US Navy Interview Questions & Reviews
Getting an Interview
- Popular Job Titles:
- Electronics Technician (15)
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Midshipman Interview (Positive Experience; Average Interview)
I applied through another source and the process took 6 months - interviewed at US Navy.
Interview Details The process is pretty standardized. SAT and ACT scores are a big component of acceptance. In addition, you must be physically fit and pass a medical examination. I highly advise you apply for NROTC scholarships in the spring of your Jr. year in high school. In addition, I would recommend applying for the school of your choice in the spring also. Early birds get the worm.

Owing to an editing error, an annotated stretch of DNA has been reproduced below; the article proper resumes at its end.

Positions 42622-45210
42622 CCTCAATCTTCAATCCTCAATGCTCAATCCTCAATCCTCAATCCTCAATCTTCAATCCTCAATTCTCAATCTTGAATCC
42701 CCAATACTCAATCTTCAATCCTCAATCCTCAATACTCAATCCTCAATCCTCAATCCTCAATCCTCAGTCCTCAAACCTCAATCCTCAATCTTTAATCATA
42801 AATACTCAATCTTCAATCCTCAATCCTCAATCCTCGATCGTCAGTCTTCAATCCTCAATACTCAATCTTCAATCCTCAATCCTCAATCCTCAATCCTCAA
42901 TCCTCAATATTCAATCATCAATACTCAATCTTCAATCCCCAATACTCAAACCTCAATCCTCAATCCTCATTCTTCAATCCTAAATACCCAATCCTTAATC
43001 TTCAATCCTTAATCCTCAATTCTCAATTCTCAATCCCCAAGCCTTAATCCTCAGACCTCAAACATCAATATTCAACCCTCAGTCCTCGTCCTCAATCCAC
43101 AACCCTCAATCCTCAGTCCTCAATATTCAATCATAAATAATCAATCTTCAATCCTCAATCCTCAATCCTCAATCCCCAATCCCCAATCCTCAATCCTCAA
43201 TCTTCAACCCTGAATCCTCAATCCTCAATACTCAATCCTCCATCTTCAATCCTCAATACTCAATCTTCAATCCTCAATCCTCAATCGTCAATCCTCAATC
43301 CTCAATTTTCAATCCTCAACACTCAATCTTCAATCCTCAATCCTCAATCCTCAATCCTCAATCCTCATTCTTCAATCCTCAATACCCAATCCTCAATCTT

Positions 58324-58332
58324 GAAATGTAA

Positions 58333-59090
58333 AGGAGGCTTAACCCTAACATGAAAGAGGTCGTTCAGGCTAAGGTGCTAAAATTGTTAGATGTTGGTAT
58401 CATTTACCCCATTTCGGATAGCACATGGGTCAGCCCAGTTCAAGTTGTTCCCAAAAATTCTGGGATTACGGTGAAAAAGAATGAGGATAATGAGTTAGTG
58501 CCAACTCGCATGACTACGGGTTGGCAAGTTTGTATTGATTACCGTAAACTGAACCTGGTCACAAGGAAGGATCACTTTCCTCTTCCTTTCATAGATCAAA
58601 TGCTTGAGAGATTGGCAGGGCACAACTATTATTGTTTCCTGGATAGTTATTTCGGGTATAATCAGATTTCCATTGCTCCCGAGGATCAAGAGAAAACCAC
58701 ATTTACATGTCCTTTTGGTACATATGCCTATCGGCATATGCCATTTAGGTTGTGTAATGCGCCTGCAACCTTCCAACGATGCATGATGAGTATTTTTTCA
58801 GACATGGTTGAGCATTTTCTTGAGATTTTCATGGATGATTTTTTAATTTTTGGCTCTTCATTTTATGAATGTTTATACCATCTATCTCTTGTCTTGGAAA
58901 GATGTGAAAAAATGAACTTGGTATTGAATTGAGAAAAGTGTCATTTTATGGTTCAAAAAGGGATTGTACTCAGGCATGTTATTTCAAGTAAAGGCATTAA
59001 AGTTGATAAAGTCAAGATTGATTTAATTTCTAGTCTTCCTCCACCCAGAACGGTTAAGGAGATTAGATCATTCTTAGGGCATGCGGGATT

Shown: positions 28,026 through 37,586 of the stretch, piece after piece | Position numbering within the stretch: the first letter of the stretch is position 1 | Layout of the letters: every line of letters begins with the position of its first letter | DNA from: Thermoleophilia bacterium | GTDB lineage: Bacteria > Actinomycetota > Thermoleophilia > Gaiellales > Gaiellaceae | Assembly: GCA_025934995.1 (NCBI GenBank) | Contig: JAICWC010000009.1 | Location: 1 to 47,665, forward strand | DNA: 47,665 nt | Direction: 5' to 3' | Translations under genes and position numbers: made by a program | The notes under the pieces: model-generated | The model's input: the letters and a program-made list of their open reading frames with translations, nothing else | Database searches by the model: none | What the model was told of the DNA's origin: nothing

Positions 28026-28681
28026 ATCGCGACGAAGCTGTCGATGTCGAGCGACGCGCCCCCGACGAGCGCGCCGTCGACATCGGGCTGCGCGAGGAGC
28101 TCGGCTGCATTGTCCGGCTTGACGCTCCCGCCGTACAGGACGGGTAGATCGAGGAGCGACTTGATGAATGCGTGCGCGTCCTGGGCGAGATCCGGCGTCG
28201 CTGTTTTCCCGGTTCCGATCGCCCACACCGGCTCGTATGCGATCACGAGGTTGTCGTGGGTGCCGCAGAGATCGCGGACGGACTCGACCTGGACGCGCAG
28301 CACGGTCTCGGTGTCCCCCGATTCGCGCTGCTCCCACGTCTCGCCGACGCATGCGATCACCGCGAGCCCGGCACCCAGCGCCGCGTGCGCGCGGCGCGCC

Interview Question – Why do you want to join the military ? View Answer
Negotiation Details – There is no negotiation, pay scale and years of service determine pay.
Yeoman/E-5 Petty Officer Second Class (Submarines) Interview (Positive Experience; Easy Interview)
I applied through a recruiter and the process took 2 months - interviewed at US Navy.
Interview Details A series of medical and physical examinations to see what you qualify for. The jobs listed are brief and a monetary amount was not indicated except for the fact that there is or isn't an incentive/bonus for that specific job.
Interview Question – Would you like to work on a submarine. Answer Question
Negotiation Details – Not hard at all. You select from a list of jobs that you qualify for.
Electronics Technician Interview (Neutral Experience)
Interviewed at US Navy